EPJ Nuclear Sci. Technol.
Volume 6, 2020
Euratom Research and Training in 2019: challenges, achievements and future perspectives
|Number of page(s)||5|
|Section||Part 2: Radioactive waste management|
|Published online||05 May 2020|
A nuclear owner/operator perspective on ways and means for joint programming on predisposal activities
EDF Direction des Projets Déconstruction et Déchets (DP2D), 30 Avenue de Wagram, 75008 Paris, France
* e-mail: email@example.com
Accepted: 16 September 2019
Published online: 5 May 2020
Nuclear decommissioning is a worldwide competitive market. It is also the main source of radioactive waste from the nuclear energy field. In order to reduce the waste volume it is necessary to sort the actual radioactive waste to be disposed of and to separate them from other materials that could be recycled. Since 2015, Electricité de France (EDF) has gathered the waste management and dismantling (WM&D) projects, the related competences and human resources in the WM&D field, in a dedicated directorate (DP2D) and a company group called Cyclife (including waste treatment facilities). Taking into account the experience gained by carrying out its own WM&D projects as well as contributing to international cooperation, EDF considers that integrating collaborative research and development (R&D) on pre-disposal and waste management could be carried out following four main objectives: (1) alignment of the application of regulatory frameworks through appropriate definition of criteria and rules for radioactive waste to enable sensible worldwide comparison of technics; (2) improvement of technical and organisational aspects of nuclear reactors decommissioning using a demonstrator facility to be in operation, at first for graphite reactors, by 2022; (3) development of new techniques to decontaminate/homogenize metallic materials through a dedicated recycling route. These technics will be implemented in a new treatment facility foreseen to be available by 2030; and (4) increased training of decommissioning operators with the help of new technologies. All these improvements are aiming, beyond technical and experimental aspects, at reducing environmental impacts of nuclear activities as well as preserving the radioactive disposal volumes, as they are considered by EDF as rare resources.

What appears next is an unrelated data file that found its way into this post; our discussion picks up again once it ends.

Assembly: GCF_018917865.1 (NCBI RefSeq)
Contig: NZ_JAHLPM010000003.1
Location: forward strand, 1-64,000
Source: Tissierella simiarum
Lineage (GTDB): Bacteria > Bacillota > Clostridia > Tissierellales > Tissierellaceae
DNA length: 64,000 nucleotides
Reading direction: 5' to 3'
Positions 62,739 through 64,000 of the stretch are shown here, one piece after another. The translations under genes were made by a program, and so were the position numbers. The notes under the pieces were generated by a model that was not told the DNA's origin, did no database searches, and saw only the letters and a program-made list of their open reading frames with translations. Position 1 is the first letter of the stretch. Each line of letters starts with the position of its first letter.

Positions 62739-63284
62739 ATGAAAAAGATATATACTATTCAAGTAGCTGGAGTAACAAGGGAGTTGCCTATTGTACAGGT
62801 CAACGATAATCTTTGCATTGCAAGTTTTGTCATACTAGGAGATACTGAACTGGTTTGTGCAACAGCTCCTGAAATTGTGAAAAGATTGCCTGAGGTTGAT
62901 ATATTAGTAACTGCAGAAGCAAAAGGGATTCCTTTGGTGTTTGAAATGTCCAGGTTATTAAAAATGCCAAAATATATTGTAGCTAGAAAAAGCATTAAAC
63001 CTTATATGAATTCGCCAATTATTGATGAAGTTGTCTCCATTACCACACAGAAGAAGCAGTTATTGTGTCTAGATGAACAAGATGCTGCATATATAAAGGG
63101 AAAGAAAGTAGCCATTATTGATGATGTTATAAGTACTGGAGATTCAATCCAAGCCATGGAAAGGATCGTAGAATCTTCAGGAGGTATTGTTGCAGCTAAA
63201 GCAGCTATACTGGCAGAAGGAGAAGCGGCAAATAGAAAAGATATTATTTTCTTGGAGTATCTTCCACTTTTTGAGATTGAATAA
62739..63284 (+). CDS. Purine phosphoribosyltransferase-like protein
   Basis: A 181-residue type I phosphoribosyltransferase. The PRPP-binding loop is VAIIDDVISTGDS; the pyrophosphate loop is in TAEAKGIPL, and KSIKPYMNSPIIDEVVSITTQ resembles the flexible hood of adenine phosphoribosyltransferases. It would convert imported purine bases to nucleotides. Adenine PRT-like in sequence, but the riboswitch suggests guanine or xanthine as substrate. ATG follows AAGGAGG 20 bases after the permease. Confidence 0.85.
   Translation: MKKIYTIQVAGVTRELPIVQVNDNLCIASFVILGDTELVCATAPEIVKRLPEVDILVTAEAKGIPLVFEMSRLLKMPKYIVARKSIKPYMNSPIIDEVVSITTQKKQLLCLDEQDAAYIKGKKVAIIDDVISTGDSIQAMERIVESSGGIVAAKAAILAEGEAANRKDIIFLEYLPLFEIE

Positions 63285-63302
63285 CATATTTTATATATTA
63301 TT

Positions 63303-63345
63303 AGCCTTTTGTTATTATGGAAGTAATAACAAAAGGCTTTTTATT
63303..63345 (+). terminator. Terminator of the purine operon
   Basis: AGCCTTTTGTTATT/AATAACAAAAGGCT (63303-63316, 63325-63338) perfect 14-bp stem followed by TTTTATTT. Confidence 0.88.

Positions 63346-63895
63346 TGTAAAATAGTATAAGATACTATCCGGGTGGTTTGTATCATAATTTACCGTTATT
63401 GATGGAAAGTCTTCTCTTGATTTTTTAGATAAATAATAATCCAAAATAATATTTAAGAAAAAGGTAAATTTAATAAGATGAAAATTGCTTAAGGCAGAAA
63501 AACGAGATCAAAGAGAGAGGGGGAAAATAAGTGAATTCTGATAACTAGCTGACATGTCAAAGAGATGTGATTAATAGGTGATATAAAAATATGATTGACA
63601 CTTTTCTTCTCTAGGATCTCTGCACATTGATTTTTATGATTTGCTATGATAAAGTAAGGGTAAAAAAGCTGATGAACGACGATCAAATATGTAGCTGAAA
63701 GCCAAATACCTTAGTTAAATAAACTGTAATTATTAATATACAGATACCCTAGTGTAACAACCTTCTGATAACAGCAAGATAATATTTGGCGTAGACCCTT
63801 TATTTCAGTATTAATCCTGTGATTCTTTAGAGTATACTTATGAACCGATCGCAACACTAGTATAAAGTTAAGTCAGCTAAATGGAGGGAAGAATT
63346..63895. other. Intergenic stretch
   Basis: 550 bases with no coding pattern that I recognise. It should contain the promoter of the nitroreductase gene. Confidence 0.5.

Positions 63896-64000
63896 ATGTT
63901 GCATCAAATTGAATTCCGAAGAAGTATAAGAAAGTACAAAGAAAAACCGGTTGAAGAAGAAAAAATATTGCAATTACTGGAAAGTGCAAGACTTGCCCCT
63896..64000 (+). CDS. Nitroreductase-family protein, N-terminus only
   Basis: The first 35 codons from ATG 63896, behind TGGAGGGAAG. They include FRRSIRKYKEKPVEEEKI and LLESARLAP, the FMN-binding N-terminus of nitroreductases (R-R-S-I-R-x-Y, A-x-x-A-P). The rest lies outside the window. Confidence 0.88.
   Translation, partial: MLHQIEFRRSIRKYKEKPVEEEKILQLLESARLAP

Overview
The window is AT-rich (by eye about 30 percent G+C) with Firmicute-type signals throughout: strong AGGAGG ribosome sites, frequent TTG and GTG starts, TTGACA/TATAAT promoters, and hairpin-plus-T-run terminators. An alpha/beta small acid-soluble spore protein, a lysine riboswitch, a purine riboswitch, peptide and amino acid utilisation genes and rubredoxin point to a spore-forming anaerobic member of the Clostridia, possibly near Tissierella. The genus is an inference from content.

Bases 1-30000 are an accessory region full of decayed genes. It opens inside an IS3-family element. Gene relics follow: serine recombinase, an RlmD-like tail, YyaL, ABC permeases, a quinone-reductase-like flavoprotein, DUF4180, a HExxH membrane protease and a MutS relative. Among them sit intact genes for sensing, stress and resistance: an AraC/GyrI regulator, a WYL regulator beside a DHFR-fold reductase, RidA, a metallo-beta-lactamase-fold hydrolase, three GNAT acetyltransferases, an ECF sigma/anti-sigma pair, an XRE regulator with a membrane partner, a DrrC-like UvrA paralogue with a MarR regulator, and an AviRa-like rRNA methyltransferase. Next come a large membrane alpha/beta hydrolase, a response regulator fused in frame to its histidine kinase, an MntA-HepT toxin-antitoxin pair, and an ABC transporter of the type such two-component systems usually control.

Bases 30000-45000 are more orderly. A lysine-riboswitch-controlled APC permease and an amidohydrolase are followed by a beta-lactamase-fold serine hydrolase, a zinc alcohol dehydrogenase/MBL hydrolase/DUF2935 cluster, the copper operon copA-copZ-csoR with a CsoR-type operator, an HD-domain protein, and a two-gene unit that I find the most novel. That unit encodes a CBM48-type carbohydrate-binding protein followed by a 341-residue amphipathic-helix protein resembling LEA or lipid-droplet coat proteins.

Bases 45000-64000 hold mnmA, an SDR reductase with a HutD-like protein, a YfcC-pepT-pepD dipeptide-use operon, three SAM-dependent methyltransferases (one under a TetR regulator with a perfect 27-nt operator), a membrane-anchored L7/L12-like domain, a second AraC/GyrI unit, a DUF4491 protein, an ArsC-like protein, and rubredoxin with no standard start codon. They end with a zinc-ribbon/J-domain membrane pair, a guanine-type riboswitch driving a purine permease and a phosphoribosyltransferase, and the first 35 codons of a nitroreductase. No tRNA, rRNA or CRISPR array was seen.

© M. Pieraccini and S. Granger, published by EDP Sciences, 2020
This is an Open Access article distributed under the terms of the Creative Commons Attribution License (https://creativecommons.org/licenses/by/4.0), which permits unrestricted use, distribution, and reproduction in any medium, provided the original work is properly cited.
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